Day 9 of the Anvil Advent Calendar
Build a web app every day until Christmas, with nothing but Python!
Manage your Christmas card list
We’ve built an app to send a Christmas card from the web, and that’s all very nice. But you have to type in everything, every time. What we really want is to build our Christmas card list in a database, and send all our cards at once.
So, of course, we built an app to do it. Here’s how it looks:
See the source code
You can open the app’s code here:
If you’re reading through the rest of this guide, it will be helpful to have the code handy:
How it works
This sort of app is typically known as CRUD (don’t worry, I won’t tell the people you’re sending cards to). It’s a common pattern: you’ve got a list of items (in this case colleagues, family members, pets, etc), and you need to Create new ones, Read or Update existing ones, or Delete them.
Anvil makes this pretty easy. First, there’s a Data Table of contacts, with a column for each of the address fields Handwrytten needs, plus a flag to say whether we’re sending them a card this year (so you can still keep track of that one aunt):
Home form lists all your contacts, using a Data Grid.
Within each item, you can click on a name to edit it, or on a trash-can icon to delete it. Editing a contact opens the
EditContact form, which lets you add or change anything you need about the contact.
To save on coding, those text boxes are linked to the data using Data Bindings – but if you look at the source code, you can see that they’re not editing the database row directly. Instead, we create a buffer: a
dict object that starts with all the same content as the row. That way, if the user clicks Cancel, we can just throw their edits away. If they click Save, we send the dict to a server-side function (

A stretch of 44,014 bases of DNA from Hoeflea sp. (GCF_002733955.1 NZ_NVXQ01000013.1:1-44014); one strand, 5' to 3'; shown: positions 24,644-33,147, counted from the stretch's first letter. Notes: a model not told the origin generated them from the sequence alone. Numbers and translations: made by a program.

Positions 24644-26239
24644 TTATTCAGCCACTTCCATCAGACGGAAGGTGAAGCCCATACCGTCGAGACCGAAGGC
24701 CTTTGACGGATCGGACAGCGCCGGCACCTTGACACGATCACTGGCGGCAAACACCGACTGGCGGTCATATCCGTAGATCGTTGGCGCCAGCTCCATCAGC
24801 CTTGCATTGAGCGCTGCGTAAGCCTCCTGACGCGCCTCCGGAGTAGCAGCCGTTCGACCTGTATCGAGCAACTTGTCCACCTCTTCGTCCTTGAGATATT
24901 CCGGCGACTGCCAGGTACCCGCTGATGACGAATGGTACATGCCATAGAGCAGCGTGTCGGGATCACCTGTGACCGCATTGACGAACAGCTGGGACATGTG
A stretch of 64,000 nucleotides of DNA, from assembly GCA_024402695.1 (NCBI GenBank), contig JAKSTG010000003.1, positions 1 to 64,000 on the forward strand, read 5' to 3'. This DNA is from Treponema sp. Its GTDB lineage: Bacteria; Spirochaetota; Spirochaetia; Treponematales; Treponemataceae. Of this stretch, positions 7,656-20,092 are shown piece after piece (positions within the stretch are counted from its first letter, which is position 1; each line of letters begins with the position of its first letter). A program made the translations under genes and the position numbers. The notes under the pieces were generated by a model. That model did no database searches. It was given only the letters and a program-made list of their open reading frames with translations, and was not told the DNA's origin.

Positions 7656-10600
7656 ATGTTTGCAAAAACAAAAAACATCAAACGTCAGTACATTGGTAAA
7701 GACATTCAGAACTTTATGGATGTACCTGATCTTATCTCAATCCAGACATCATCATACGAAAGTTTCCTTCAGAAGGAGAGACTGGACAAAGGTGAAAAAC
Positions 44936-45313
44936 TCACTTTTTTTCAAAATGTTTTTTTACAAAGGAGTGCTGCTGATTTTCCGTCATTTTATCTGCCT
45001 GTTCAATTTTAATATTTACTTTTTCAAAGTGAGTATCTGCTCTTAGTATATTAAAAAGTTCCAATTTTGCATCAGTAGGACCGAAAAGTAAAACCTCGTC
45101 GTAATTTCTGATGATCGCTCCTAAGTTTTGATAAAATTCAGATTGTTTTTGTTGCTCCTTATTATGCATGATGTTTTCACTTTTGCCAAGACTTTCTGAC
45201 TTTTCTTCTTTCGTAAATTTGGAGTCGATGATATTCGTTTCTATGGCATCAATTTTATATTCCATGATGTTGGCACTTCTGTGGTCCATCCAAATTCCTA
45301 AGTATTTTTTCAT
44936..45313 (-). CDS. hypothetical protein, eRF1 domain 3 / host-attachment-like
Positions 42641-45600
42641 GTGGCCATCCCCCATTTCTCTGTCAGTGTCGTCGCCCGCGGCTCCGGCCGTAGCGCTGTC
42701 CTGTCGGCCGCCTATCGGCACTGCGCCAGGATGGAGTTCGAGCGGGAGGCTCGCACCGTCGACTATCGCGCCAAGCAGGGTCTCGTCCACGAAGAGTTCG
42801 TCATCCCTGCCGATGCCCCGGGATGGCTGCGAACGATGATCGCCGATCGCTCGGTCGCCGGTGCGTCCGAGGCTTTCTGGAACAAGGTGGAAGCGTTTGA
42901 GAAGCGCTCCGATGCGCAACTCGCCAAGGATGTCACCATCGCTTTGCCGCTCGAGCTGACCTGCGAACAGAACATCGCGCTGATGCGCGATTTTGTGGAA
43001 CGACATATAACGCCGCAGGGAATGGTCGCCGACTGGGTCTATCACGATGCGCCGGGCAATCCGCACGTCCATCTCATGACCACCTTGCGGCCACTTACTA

update_contact()) to update the database row.
This gives you the Reads and Updates; let’s handle Creation and Deletion.
Creation is pretty easy: We open the
EditContact form without a database row. We edit the buffer dictionary, and when we hit Save, we get
update_contact() to create a new row for us.
Deletion is a little trickier. We do this from the list on the
Home form, with a “delete” icon on the item template for each row in the list. When you click the “Delete” link, we raise an event on the RepeatingPanel, which triggers the top-level
Home form to delete the contact and then refresh the list.
A search box is a great way to navigate. On the
Home form, the function that fetches your contacts sends the contents of the search box to the server, and we use the
ilike query operator to search for matching names.
We automatically refresh the data when you press Enter in the search box, but we also want to search as you type. So we use a Timer component: every time you press a key, we set the timer for 0.5 seconds. If you stop typing for half a second, it will raise a “tick” event, which will cause us to refresh the page with your latest search query.
Sending the cards
Of course, the point of the whole affair is to send cards to these people! (For more on that, check out our original article on sending real cards with Python.) So we have a big Send cards button. When clicked, we open a compose window to write a message for our cards:
This dialog box is another form (
SendDialog), used as the body of an alert. We have configured the alert with custom buttons: If the user clicks the Send button, the
alert() function returns
True, and we send the cards.
That source code again
That concludes our tour of a simple address-book manager app! You can get the source code and try it yourself here – although, as before, you’ll need your own API token for Handwrytten’s API:
Give the Gift of Python
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